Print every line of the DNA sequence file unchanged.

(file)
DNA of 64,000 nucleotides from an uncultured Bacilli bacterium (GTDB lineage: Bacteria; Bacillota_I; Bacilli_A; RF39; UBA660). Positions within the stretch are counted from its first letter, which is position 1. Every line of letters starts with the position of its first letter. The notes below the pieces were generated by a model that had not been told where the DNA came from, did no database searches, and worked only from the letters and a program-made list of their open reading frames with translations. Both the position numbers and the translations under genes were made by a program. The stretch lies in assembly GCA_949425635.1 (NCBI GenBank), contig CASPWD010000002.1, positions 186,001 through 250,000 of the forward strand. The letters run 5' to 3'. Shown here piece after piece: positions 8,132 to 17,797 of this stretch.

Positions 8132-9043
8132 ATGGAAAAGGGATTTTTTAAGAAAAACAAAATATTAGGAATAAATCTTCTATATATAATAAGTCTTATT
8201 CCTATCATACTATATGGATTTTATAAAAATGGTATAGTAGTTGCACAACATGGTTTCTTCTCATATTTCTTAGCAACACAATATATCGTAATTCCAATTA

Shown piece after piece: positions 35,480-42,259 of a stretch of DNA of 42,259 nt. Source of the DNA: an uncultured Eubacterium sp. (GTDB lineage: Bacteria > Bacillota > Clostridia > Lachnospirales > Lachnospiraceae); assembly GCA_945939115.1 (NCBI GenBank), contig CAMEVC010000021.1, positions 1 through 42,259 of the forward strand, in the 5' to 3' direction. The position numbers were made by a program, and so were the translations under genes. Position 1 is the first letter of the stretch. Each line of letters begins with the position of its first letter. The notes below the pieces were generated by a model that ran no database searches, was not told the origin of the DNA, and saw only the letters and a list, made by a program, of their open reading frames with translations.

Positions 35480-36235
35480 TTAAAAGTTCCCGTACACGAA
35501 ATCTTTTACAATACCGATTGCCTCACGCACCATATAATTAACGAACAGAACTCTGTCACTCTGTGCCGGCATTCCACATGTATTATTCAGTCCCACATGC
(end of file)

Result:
DNA of 64,000 nucleotides from an uncultured Bacilli bacterium (GTDB lineage: Bacteria; Bacillota_I; Bacilli_A; RF39; UBA660). Positions within the stretch are counted from its first letter, which is position 1. Every line of letters starts with the position of its first letter. The notes below the pieces were generated by a model that had not been told where the DNA came from, did no database searches, and worked only from the letters and a program-made list of their open reading frames with translations. Both the position numbers and the translations under genes were made by a program. The stretch lies in assembly GCA_949425635.1 (NCBI GenBank), contig CASPWD010000002.1, positions 186,001 through 250,000 of the forward strand. The letters run 5' to 3'. Shown here piece after piece: positions 8,132 to 17,797 of this stretch.

Positions 8132-9043
8132 ATGGAAAAGGGATTTTTTAAGAAAAACAAAATATTAGGAATAAATCTTCTATATATAATAAGTCTTATT
8201 CCTATCATACTATATGGATTTTATAAAAATGGTATAGTAGTTGCACAACATGGTTTCTTCTCATATTTCTTAGCAACACAATATATCGTAATTCCAATTA

Shown piece after piece: positions 35,480-42,259 of a stretch of DNA of 42,259 nt. Source of the DNA: an uncultured Eubacterium sp. (GTDB lineage: Bacteria > Bacillota > Clostridia > Lachnospirales > Lachnospiraceae); assembly GCA_945939115.1 (NCBI GenBank), contig CAMEVC010000021.1, positions 1 through 42,259 of the forward strand, in the 5' to 3' direction. The position numbers were made by a program, and so were the translations under genes. Position 1 is the first letter of the stretch. Each line of letters begins with the position of its first letter. The notes below the pieces were generated by a model that ran no database searches, was not told the origin of the DNA, and saw only the letters and a list, made by a program, of their open reading frames with translations.

Positions 35480-36235
35480 TTAAAAGTTCCCGTACACGAA
35501 ATCTTTTACAATACCGATTGCCTCACGCACCATATAATTAACGAACAGAACTCTGTCACTCTGTGCCGGCATTCCACATGTATTATTCAGTCCCACATGC